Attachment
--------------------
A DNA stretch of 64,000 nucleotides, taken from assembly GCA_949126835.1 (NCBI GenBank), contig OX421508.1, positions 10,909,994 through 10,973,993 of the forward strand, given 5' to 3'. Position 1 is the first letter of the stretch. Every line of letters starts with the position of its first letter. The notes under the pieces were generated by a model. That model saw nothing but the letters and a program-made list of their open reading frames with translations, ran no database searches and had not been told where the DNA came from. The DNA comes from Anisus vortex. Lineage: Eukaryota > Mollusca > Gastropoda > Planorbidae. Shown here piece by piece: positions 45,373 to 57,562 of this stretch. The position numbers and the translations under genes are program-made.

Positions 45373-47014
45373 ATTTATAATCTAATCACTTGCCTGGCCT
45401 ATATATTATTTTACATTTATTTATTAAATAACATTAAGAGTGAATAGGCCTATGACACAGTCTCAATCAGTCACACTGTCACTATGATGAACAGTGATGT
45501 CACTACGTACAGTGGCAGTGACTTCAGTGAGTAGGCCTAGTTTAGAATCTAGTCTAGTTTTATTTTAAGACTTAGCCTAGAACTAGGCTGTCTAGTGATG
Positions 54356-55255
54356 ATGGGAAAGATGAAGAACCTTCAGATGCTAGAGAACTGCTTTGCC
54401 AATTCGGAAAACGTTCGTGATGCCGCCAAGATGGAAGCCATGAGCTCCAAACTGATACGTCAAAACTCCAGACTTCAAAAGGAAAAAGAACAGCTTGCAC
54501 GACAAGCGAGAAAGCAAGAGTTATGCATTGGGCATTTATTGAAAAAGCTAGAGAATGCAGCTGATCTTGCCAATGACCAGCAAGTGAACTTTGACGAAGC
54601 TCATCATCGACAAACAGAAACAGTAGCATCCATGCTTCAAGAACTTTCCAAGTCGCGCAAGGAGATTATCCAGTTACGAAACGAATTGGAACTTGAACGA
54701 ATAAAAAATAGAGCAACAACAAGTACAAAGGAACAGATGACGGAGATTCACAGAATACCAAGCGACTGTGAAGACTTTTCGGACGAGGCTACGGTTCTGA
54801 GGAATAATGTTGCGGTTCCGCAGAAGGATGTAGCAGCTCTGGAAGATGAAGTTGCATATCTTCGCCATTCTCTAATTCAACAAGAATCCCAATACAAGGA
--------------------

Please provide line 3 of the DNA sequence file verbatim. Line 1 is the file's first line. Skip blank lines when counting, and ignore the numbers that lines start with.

45373 ATTTATAATCTAATCACTTGCCTGGCCT